News Releases

It’s time to be talkin’ turkey

Friday, February 27, 2015

Media contact: Tony Young, 850-488-7867

Hopefully, you’ve already started brushing up on your turkey calling ’cause spring gobbler season is here. Whether you prefer to use a mouth call, box call, slate or any combination, March means it’s time to talk turkey, and I, for one, am in full turkey mode!

Youth hunters can benefit from the two-day youth spring turkey hunting season the weekend prior to the opening of spring turkey season. This Youth Spring Turkey Hunt occurs on private lands and on 79 of the Florida Fish and Wildlife Conservation Commission’s (FWC) wildlife management areas.

South of State Road 70, that weekend is Feb. 28 – March 1 this year. Above S.R. 70 in the rest of the state, that weekend falls on March 14-15.

Only those 15 years old and younger are allowed to harvest a turkey while supervised by an adult, 18 years or older. On private land, no license or permit is required of the youth or supervising adult, unless the adult plans to help “call-in” the bird or otherwise participate in the hunt. In that case, he or she will need a hunting license and turkey permit.

Twenty-three of the participating wildlife management areas do not require a youth spring turkey quota permit. Those WMAs are Apalachicola, Aucilla, Big Bend – Spring Creek Unit, Big Bend – Tide Swamp Unit, Blackwater, Choctawhatchee River (only the south portion of the area), Escambia River, Herky Huffman/Bull Creek, J.W. Corbett, Joe Budd, Jumper Creek, Kissimmee Chain of Lakes, Kissimmee River, Lake Monroe, Lochloosa, Log Landing, Lower Econfina River, Middle Aucilla, Osceola, Richloam, Steinhatchee Springs, Three Lakes and Upper St. Johns River Marsh.

If the adult supervisor is going to attempt to call in a bird on any of the participating WMAs, he or she also will need a management area permit in addition to the hunting license and turkey permit.

But keep in mind that adults are not allowed to do any shooting. Only the kids may harvest a bird. And any turkey harvested during the Youth Spring Turkey Hunt counts toward the youth hunter’s spring season bag limit of two.

During spring turkey hunts on WMAs, the only allowed firearms are shotguns and muzzleloading shotguns, using shot no larger than No. 2. All legal bows and crossbows also can be used on most WMAs. But all rifles, pistols, buckshot and slugs are prohibited during spring turkey hunts on WMAs. This rule does not apply to private property, where any legal rifle, shotgun, muzzleloader, crossbow, bow or pistol can be used to take turkeys.

One of the most coveted and sought-after game species in Florida is the Osceola turkey, also known as the Florida turkey. This unique bird is one of five subspecies of wild turkey in North America.

The Osceola lives on the Florida peninsula and nowhere else in the world, making it extremely popular with out-of-state hunters. It is similar to the eastern subspecies (found in the Florida Panhandle) but tends to be a bit smaller and typically a darker shade with less white barring on the flight feathers of its wings.           The National Wild Turkey Federation and the FWC recognize, in their respective turkey registry programs, any wild turkey harvested within or south of the counties of Dixie, Gilchrist, Alachua, Union, Bradford, Clay and Duval to be the Osceola subspecies. Eastern turkeys and hybrids are found north and west of those northwest Florida counties.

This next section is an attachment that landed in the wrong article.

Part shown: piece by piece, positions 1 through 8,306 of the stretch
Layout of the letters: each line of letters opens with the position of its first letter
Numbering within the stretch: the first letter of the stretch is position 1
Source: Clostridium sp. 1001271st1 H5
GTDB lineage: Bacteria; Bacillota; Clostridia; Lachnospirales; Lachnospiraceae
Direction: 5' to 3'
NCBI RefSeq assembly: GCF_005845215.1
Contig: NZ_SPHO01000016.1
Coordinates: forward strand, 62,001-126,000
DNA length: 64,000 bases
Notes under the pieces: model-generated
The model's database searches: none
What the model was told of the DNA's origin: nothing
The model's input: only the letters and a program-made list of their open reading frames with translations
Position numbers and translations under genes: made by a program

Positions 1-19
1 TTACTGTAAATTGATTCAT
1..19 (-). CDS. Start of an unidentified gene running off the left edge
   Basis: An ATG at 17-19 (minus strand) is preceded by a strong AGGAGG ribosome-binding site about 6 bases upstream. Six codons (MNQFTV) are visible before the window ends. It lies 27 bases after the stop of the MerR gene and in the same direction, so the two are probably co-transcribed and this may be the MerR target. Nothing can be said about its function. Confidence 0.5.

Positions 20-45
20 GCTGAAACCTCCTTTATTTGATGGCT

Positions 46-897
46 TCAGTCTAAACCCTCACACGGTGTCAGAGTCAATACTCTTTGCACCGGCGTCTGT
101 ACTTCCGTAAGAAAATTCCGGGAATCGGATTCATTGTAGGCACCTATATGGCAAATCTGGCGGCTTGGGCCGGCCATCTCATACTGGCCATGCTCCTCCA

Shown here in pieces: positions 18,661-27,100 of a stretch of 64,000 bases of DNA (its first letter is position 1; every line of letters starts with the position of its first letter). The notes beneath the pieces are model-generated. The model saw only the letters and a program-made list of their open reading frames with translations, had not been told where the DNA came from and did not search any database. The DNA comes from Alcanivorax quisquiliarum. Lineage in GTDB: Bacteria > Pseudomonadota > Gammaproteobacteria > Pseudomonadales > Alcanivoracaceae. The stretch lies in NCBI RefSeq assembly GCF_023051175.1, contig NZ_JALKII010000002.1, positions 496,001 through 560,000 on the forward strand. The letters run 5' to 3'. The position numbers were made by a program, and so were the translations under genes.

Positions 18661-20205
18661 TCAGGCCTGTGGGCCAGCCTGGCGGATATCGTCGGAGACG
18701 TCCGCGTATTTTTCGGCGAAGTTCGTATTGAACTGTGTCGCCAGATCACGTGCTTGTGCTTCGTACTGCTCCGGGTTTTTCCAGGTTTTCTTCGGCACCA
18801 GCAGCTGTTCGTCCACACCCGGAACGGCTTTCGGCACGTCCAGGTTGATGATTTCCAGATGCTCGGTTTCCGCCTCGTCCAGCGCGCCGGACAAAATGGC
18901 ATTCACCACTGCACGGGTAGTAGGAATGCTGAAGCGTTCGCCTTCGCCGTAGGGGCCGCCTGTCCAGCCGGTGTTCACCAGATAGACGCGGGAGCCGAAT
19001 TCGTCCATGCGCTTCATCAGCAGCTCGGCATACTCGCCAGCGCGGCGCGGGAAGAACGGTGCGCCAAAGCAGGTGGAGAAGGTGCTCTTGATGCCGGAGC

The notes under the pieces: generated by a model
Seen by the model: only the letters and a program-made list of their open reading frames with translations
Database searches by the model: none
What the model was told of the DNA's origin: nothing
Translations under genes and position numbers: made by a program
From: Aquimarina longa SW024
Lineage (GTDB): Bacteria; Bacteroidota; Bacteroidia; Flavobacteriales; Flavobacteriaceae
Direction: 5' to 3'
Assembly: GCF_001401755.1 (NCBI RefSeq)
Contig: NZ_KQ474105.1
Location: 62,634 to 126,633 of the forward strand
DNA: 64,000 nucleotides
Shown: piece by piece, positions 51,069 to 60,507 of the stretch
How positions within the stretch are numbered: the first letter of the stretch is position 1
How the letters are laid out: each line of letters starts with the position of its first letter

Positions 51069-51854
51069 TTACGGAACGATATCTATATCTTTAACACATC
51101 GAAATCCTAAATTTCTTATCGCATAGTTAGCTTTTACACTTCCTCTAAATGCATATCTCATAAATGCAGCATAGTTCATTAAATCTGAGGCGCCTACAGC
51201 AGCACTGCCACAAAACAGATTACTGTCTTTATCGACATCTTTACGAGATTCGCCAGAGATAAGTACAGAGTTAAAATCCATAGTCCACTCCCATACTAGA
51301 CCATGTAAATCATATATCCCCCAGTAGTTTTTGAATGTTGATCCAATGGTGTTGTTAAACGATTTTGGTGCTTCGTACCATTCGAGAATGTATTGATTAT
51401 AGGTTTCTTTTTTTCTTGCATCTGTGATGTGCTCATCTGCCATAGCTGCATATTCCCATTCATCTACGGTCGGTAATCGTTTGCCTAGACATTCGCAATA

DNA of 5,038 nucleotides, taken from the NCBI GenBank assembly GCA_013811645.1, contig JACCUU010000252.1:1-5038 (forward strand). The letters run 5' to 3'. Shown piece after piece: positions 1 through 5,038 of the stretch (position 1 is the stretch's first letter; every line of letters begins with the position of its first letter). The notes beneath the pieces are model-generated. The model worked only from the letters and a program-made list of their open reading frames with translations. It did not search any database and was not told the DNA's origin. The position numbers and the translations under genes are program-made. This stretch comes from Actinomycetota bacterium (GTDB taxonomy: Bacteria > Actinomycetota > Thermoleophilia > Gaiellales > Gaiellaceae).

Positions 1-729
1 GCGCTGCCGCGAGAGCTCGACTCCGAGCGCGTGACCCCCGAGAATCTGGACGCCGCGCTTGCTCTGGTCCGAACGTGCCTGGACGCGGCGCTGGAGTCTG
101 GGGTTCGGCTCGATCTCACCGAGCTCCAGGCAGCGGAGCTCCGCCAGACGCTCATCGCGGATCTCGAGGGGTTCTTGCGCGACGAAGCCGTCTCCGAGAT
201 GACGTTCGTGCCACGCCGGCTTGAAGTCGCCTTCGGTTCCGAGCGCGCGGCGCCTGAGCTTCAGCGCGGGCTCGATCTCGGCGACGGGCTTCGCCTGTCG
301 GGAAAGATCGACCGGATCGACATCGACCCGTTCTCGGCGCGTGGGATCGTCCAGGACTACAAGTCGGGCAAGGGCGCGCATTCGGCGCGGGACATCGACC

For adults, the highly anticipated spring turkey season first comes in south of S.R. 70 and runs March 7 – April 12. In the rest of the state (except for Holmes County), it runs March 21 – April 26. In Holmes County, the season runs March 21 – April 5.

Hunters may take bearded turkeys and gobblers only, and on private lands the daily bag limit is two. On WMAs, you may only take one bird a day. The season and possession limit on turkeys is two, except in Holmes County, where it is one.

Shooting hours on private lands are one-half hour before sunrise to sunset, but on WMAs, you must quit hunting by 1 p.m.

Of course, you can use turkey decoys to help entice that stubborn old tom, but you’re not permitted to hunt turkeys with dogs, use recorded turkey calls or sounds, or shoot them while they’re on the roost, over bait or when you’re within 100 yards of a game-feeding station when feed is present.

Besides a hunting license, you’ll need to buy a turkey permit. For Florida residents, the turkey permit costs $10. For all the out-of-staters seeking an Osceola to complete their Grand Slam, the permit costs $125.

If you plan to pursue a gobbler on one of Florida’s many WMAs, you also must purchase a management area permit for $26.50. Don’t forget to obtain a WMA brochure for the area you wish to hunt, because dates and rules can differ for each area.

Florida offers numerous public hunting areas, so if you didn’t apply or get drawn for a special-opportunity or spring turkey quota permit, don’t fret ’cause there are several WMAs that don’t require them. Visit MyFWC.com/Hunting to see a list of WMAs where you need only a hunting license, management area permit and turkey permit to hunt spring turkeys.

Tony Young and his wife, Katie, have turkey hunts planned in South Florida and closer to home in the Panhandle, going after both the Osceola and Eastern subspecies.



FWC Facts:
DeFuniak Springs is home to one of the two naturally round lakes in the world.

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